Exercise day for the gogos happens once a week with the physio and occupational therapists from the hospital. As in every other year in January, these young ladies are new to Sabie – and to the gogos – because the medical system requires one year of practice in rural areas for graduates in all medically related fields. So they were prepared and pumped!
Physiotherapist Kate had all the gogos who could, out of their chairs, bending and stretching and shaking their booties. I did note that the gogos were rather more adept at bootie-shaking than the skinny white chicks. Karen challenged them further by calling out different gogos to take the lead and change the exercise. The man in the photo is Lucky Maabane who helps out intermittently, and he was acting as translator for the therapists … when they would pause long enough in their eager instructions!
They also had brought along some props to add variation. A large green ball was thrown across the circle from gogo to gogo, which gave their arms a workout. The ball hit the ground more that the receiving hands, and would seem to indicate a skill that needs continued working on. Three-foot long rubber tubing was used between pairs of gogos for several strength and stretching exercises. Another exercise involved passing a heavy soccer-sized ball around the circle with a twisting back & forth movement. Then things were ramped up a bit by adding another ball going the opposite direction – they got quite a giggle out of it. Next time they say they will add more balls going around the circle.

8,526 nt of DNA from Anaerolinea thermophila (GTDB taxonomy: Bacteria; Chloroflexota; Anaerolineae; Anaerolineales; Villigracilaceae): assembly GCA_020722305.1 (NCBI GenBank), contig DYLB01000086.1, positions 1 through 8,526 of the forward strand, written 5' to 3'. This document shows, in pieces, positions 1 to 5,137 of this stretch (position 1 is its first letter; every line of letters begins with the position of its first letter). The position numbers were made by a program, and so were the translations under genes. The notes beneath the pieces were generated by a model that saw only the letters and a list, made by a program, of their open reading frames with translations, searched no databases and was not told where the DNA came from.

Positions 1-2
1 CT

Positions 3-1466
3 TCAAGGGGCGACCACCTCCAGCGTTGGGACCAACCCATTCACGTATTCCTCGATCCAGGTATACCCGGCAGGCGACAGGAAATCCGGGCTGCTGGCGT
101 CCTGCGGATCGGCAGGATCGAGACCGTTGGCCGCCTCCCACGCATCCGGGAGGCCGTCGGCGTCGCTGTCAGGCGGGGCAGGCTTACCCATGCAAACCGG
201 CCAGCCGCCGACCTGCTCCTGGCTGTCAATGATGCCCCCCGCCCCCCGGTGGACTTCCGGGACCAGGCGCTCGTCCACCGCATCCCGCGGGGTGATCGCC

In a new twist, occupational therapist Lizelle did an interesting exercise of esteem and inclusion. She held on to the tail of a ball of wool, tossed it across the circle to a gogo and paid that gogo a compliment – something personal. Then that gogo wrapped the wool around her wrist and tossed it across to another, and said something positive about her. Etc, etc. At first the gogos’ comments focused on their physical dress or appearance, but Lizelle guided them to speak about their qualities, and soon they were noting characteristics such as hard working, patience, friendliness, and so on. It was quite a complex and difficult concept for the gogos but, credit to Lizelle, she persisted through to the end. She summed up by asking how they felt about hearing someone else give a compliment, and also pointed out the web of wool that was connecting all of us together. The symbolism of Ubuntu was clear to them.